the best proposal
• DriveTek wants to enter the competition
• Management estimates a cost of $50,000 to
prepare a proposal with a 50-50 chance of
winning the contract
DriveTek Problem continued
• DriveTek’s engineers are not sure about how they
will develop the storage device
• Three alternative approaches can be tried:
1. A mechanical method with a cost of $120,000 and
the engineers are certain they can develop a
successful model with this approach
2. An electronic approach, with an estimated cost of
$50,000 to develop a model. Engineers estimate
only a 50% chance of a satisfactory approach
3. A magnetic component approach which will cost
$80,000 with a 70% chance of success
DriveTek Problem continued
• DriveTek’s can only work on one approach at a
time and has time to try only two approaches.
• If it tries either the magnetic or electronic
method and the attempt fails, the second
choice must be the mechanical method to
guarantee a successful model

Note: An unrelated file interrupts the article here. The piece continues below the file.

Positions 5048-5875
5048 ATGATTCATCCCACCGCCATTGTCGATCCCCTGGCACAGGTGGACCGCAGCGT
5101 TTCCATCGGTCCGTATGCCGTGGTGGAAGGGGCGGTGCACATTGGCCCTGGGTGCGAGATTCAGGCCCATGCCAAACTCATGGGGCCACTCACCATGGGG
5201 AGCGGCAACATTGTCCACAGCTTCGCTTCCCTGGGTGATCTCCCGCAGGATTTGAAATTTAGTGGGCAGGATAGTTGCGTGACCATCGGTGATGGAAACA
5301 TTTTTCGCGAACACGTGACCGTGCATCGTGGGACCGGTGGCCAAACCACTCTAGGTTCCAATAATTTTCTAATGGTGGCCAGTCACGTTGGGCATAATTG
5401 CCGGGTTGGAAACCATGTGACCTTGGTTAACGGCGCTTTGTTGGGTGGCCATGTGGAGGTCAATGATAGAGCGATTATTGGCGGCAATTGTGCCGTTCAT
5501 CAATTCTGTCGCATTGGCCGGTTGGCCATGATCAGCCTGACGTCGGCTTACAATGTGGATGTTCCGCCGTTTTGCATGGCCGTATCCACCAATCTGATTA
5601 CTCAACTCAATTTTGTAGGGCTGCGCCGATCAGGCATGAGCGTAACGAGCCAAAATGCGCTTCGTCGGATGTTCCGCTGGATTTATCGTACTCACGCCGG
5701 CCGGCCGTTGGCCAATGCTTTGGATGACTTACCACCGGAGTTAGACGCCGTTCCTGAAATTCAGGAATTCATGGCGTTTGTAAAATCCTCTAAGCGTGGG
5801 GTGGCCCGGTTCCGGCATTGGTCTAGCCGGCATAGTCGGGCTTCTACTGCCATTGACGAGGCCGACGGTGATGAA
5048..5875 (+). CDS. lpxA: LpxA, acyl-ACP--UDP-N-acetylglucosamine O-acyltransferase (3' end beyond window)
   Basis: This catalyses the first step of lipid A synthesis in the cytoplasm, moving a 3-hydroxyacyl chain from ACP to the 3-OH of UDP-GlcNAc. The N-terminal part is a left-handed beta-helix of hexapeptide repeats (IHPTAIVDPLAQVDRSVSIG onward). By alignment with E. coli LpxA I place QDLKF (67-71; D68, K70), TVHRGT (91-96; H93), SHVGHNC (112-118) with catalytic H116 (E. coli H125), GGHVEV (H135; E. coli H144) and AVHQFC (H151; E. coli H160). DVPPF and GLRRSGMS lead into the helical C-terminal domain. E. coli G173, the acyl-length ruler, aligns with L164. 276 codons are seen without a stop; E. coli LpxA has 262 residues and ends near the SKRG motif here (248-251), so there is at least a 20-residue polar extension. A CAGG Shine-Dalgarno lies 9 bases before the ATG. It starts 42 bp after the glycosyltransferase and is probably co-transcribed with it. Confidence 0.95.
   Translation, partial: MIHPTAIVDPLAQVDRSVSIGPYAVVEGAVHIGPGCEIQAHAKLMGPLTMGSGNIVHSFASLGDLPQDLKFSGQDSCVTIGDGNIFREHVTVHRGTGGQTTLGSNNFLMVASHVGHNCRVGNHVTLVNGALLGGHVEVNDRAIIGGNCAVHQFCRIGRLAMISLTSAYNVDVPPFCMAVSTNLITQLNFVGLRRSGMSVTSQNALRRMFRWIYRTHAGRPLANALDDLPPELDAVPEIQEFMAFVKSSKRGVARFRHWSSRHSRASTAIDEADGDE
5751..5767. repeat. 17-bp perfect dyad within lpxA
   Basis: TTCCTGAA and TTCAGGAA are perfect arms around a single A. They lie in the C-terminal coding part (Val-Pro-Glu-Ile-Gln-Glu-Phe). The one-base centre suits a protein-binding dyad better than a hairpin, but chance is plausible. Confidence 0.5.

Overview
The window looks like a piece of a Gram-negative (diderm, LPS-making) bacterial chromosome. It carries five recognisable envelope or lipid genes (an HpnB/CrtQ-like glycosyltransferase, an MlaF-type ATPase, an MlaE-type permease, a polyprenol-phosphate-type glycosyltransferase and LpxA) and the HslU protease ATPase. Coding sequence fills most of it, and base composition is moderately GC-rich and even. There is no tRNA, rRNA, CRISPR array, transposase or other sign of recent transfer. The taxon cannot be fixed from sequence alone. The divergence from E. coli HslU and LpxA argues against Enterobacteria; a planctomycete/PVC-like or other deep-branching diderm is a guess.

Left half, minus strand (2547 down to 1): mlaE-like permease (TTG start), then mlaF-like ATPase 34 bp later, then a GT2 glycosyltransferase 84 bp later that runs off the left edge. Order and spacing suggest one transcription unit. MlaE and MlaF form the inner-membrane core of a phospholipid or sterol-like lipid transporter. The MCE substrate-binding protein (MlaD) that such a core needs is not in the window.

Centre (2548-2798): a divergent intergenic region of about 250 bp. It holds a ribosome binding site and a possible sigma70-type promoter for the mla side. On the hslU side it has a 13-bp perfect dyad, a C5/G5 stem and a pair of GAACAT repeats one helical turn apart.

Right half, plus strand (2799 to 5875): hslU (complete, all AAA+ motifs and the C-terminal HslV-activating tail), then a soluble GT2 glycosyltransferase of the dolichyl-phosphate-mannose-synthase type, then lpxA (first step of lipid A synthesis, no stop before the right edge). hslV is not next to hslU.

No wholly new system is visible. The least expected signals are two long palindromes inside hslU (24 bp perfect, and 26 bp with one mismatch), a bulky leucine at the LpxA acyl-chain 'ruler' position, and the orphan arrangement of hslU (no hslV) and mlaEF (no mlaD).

• DriveTek needs help in incorporating this
information into a decision to proceed or not.
Class Exercise in Creating a Decision Tree:
A Glass Factory
• Complete the following exercise using TreePlan.
• Vary the inputs to determine when the optimal
decision will change.
Class Exercise: A Glass Factory
A glass factory specializing in crystal is experiencing a substantial
backlog, and the firm's management is considering three courses of
action:
A) Arrange for subcontracting – cost is 12 (thousand)
B) Construct new facilities – cost is 18 (thousand)
C) Do nothing (no change) – cost is 0
The correct choice depends largely upon demand, which may be
low, medium, or high. By consensus, management estimates the
respective demand probabilities as 0.1, 0.5, and 0.4.
Given the payoffs on the next page, create and solve this problem
using a decision tree.
A Glass Factory: The Payoff Table
The management estimates the profits when choosing
from the three alternatives (A, B, and C) under the
differing probable levels of demand. These profits, in
thousands of dollars are presented in the table below:
A
B
C
0.1
Low
10
-120
20
0.5
Medium
50
25
40
0.4
High
90
200
60